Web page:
Digging In: a response to (responses to) Dana Dusbiber

Those who know me know that I’m all about taking Shakespeare down a peg. But California high school teacher Dana Dusbiber’s now-viral dismissal of Shakespeare really made me think–or, more specifically, the responses to her made me think. Published by Valerie Strauss on her Washington Post education blog, Dusbiber’s article argues that Shakespeare does not serve the educational needs of her students, whom she describes as ‘very ethnically-diverse’. Following a rather weak opening in which she confesses that she simply doesn’t like Shakespeare herself, Dusbiber goes on to raise a few very legitimate concerns:

I do not believe that a long-dead, British guy is the only writer who can teach my students about the human condition. […]

I am sad that so many of my colleagues teach a canon that some white people decided upon so long ago and do it without question. I am sad that we don’t believe enough in ourselves as professionals to challenge the way that it has “always been done.” […]

So I ask, why not teach the oral tradition out of Africa, which includes an equally relevant commentary on human behavior? Why not teach translations of early writings or oral storytelling from Latin America or Southeast Asia other parts of the world? Many, many of our students come from these languages and traditions. Why do our students not deserve to study these “other” literatures with equal time and value? And if time is the issue in our classrooms, perhaps we no longer have the time to study the Western canon that so many of us know and hold dear.”

I’ve been disappointed to find that most of the counter-attacks from the Shakespeare scholarly and theatrical communities have taken one of two approaches: they appeal to an outdated argument regarding Shakespeare’s unique grasp of the human condition, or they suggest that Dusbiber has never been exposed to “proper” Shakespeare.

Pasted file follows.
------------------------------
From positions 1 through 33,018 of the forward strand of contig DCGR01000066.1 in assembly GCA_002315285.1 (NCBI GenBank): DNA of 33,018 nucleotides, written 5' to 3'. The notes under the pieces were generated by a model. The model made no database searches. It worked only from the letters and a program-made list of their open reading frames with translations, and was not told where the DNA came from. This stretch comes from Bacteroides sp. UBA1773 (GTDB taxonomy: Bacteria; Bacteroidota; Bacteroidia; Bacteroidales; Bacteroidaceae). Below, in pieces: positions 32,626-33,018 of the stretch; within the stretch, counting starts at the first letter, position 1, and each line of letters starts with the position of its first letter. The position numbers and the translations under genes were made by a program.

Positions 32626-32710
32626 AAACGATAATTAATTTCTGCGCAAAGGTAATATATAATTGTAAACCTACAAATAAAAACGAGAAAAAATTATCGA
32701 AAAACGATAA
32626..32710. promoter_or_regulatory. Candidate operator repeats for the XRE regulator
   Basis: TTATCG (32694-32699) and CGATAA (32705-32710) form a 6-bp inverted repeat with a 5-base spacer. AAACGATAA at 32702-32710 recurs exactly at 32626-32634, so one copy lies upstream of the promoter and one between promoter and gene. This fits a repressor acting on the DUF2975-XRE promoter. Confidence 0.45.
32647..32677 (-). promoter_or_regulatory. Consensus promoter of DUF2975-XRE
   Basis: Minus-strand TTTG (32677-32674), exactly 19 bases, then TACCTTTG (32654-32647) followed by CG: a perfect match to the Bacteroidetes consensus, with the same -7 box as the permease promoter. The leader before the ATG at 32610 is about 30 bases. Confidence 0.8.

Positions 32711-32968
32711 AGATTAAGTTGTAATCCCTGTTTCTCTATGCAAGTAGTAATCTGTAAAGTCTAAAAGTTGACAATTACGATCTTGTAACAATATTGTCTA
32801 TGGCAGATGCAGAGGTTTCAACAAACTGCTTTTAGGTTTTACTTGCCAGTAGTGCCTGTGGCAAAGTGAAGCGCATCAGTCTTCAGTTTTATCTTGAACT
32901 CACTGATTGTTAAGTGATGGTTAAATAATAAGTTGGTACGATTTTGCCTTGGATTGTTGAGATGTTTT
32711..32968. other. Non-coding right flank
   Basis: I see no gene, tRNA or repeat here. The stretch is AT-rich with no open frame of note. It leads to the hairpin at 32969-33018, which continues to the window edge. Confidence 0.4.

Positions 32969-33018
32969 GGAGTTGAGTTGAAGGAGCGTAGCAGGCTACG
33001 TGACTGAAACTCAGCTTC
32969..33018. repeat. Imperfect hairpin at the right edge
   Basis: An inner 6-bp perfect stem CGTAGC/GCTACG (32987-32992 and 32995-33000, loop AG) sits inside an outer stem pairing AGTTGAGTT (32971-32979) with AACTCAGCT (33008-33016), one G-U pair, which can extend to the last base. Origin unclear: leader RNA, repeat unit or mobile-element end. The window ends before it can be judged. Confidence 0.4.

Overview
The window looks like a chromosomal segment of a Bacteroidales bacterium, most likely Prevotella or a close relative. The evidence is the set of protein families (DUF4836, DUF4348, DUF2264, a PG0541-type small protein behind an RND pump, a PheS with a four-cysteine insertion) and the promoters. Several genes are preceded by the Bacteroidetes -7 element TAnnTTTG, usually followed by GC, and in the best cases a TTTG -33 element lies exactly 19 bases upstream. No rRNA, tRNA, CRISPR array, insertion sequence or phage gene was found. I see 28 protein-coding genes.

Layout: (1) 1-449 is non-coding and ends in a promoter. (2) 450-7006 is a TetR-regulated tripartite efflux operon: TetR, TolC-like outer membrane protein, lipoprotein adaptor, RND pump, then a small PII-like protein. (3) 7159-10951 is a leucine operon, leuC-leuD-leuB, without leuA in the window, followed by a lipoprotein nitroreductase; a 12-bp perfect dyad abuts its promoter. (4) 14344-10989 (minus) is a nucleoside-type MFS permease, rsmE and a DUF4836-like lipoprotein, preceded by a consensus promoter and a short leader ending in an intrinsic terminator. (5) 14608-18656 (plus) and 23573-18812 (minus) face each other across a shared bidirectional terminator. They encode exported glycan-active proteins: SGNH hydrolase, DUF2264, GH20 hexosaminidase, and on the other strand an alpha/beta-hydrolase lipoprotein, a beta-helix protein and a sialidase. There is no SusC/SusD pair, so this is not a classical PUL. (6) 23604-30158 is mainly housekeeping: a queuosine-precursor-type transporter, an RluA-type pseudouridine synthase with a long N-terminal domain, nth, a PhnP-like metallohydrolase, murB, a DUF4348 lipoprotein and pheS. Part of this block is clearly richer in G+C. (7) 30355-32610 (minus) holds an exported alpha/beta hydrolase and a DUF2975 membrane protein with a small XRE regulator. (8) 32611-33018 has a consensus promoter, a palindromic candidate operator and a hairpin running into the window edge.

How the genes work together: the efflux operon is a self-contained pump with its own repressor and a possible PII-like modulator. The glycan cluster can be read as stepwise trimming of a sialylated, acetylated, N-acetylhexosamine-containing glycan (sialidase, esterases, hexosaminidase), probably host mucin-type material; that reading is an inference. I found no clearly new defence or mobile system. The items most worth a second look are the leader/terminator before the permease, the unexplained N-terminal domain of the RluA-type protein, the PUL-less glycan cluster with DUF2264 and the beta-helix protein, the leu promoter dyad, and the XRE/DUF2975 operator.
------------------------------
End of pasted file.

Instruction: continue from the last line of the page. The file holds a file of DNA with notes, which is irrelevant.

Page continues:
If we’re going to argue for keeping Shakespeare on a national curriculum, the first approach clearly will not change Dusbiber’s mind or the mind of anyone who agrees with her. She says right in the article that she doesn’t buy Shakespeare’s supposed “universal” applicability–and to be frank, neither do I. Reminding us that Shakespeare wrote about people of colour and women will not erase the fact that he was, after all, a white dude from a relatively privileged background who wrote for actors from a very similar demographic. I don’t think we can still get away with arguing that Shakespeare uniquely speaks to some kind of essential humanity that transcends race, gender, and social class (not to mention geography and chronological time). Reminding us that everyone can relate to themes like love and loss will not change the fact that other writers (as Dusbiber points out) are equally capable of engaging with them. This essentialist approach isn’t going to help Shakespeare’s case, no matter how ardently you believe in his universal applicability.